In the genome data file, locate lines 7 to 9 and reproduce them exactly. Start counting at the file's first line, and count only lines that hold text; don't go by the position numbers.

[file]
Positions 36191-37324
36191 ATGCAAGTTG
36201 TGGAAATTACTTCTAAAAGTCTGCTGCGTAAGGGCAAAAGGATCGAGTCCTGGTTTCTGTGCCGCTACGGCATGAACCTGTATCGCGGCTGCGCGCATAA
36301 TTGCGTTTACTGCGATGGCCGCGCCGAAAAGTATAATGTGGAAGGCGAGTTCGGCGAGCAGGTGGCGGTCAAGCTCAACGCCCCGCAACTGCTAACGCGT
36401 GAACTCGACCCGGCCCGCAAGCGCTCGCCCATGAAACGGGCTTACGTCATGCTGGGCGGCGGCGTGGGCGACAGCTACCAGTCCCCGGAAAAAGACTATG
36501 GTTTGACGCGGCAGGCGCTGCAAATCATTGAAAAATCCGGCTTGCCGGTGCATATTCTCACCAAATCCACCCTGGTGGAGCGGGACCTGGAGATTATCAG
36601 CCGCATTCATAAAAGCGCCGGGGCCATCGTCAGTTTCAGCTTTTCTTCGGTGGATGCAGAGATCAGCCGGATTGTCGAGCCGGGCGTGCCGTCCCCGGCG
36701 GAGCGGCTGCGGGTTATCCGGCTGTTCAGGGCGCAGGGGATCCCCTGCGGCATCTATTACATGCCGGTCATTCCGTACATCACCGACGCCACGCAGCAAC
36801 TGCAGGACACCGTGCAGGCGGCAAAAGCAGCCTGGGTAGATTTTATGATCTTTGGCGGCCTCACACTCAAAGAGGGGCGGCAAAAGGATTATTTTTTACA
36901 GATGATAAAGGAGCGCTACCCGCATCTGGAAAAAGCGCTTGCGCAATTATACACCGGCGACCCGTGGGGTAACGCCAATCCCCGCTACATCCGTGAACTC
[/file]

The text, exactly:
36601 CCGCATTCATAAAAGCGCCGGGGCCATCGTCAGTTTCAGCTTTTCTTCGGTGGATGCAGAGATCAGCCGGATTGTCGAGCCGGGCGTGCCGTCCCCGGCG
36701 GAGCGGCTGCGGGTTATCCGGCTGTTCAGGGCGCAGGGGATCCCCTGCGGCATCTATTACATGCCGGTCATTCCGTACATCACCGACGCCACGCAGCAAC
36801 TGCAGGACACCGTGCAGGCGGCAAAAGCAGCCTGGGTAGATTTTATGATCTTTGGCGGCCTCACACTCAAAGAGGGGCGGCAAAAGGATTATTTTTTACA